The study performed a retrospective review of 97 patients treated with a second BCG induction for BCG-relapsing tumor. Of these patients, 71 (73.2%) and 26 (26.8%) underwent initial BCG treatment d with the Tokyo-172 strain and Connaught strain, respectively. At second BCG induction, 28 (28.9%) patients were given a different BCG strain (switching group), and 69 (71.1%) patients were given the same BCG strain (non-switching group). The study defined four distinct groups: Tokyo-172 to Tokyo-172 strain, Connaught to Connaught strain, Tokyo-172 to Connaught strain, and Connaught to Tokyo-172 strain. The 5-year recurrence-free survival (RFS) rates for the above groups were 52.9±7.7%, 63.5±14.8%, 85.7±9.4%, 41.0±14.7%, respectively. here was no significant difference in RFS between the switching and non-switching groups (64.7±9.6% vs. 54.8±6.9%, p=0.427). There was also no significant difference in the progression-free survival rate between the switching and non-switching groups (95.4±2.6% vs. 96.0±3.9%, p=0.674). Side effects were significantly lower in the switching-group compared to the non-switching group (32% vs. 63%, p<0.05).
In summary, switching of BGC strains did not have a significant effect on RFS on patients with BCG-relapsing disease treated with a second BCG induction. BCG related side effects appear significantly lower in patients in whom the BCG strain was changed at second induction. The study has several limitations mainly the low numbers used in the analysis. Given bladder cancer heterogeneity the study will need a significantly higher number of patients to note a difference. Moreover, the presenter acknowledges that significant strain cross-over could have occurred during maintenance regimens which confounds the results presented.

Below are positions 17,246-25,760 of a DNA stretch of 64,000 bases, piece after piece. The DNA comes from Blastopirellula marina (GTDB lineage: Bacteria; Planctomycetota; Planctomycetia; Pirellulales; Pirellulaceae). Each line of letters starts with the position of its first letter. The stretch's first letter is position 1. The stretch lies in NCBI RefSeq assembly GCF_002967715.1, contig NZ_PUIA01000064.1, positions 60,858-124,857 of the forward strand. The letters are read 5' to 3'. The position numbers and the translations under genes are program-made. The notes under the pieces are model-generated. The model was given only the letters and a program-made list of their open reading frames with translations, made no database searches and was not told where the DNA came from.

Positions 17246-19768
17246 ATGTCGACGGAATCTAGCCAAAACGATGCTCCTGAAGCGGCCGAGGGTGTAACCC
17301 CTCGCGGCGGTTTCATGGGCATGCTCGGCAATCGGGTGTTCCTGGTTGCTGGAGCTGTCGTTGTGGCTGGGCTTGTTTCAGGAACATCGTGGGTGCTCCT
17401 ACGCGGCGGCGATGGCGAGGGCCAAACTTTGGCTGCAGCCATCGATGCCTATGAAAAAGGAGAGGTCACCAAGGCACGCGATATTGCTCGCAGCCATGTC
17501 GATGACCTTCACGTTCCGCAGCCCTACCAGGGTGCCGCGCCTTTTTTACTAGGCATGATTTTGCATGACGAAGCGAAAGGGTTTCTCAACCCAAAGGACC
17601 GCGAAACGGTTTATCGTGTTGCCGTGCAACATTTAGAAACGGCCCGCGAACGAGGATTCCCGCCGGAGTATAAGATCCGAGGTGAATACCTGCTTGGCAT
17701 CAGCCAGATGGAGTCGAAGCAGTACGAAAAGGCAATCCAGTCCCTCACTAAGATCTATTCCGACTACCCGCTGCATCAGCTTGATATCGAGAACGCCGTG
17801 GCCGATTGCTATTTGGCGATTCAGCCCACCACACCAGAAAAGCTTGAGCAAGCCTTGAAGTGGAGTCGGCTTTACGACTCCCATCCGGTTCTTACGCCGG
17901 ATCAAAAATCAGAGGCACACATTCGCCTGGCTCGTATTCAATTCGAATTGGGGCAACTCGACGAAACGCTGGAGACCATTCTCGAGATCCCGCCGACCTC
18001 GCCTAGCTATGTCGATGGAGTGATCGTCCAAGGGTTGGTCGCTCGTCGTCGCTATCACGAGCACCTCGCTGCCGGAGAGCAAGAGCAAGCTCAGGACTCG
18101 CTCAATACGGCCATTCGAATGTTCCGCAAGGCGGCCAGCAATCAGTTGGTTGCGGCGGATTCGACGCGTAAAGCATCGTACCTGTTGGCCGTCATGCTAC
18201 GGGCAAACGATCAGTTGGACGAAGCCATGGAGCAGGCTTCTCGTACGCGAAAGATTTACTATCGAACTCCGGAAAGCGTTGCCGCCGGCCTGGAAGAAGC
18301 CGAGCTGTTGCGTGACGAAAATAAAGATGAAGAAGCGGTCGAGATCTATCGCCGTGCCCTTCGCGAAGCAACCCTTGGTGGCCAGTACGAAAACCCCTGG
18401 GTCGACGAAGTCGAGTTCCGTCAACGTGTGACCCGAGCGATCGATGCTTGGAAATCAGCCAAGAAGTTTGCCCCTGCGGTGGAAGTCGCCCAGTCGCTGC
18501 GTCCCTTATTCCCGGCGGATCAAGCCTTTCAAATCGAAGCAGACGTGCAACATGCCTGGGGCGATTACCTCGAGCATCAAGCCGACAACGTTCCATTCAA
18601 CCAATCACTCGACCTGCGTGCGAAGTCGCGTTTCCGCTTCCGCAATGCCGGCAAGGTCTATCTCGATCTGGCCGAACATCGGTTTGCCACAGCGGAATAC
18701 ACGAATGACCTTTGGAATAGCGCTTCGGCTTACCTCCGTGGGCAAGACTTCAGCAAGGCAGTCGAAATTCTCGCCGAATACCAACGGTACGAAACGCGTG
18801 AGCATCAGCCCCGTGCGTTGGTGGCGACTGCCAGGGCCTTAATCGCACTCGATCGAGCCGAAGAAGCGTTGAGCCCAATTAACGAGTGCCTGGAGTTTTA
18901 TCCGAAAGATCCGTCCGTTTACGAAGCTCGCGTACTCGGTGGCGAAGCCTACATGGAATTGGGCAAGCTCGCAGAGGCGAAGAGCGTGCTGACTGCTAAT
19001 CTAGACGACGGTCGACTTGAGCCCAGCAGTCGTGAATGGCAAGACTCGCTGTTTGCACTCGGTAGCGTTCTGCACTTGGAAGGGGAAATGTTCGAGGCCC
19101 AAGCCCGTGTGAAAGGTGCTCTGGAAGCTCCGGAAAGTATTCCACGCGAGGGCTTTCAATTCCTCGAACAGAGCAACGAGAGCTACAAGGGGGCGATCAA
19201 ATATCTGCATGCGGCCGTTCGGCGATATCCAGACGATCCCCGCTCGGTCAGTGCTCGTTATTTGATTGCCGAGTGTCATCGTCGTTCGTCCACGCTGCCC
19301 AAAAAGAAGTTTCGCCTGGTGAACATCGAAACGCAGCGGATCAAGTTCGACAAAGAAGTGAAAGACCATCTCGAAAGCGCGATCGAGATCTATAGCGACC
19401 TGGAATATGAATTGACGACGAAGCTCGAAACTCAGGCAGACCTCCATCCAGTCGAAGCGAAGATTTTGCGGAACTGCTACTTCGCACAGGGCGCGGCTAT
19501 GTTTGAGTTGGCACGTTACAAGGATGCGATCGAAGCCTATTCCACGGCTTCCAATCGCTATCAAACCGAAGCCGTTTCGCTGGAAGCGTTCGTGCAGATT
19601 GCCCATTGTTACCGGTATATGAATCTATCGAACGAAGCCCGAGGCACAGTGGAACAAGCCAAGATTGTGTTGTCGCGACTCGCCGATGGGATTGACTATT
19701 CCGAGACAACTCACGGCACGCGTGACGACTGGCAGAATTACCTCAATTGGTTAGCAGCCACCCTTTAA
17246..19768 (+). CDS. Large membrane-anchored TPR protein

Presenter: Naoya Niwa, MD (Keio University, Tokyo Japan)
Written by: Andres F. Correa, MD, Urologic Oncology Fellow, Fox Chase Cancer Center, Philadelphia, PA at the 2018 AUA Annual Meeting - May 18 - 21, 2018 – San Francisco, CA USA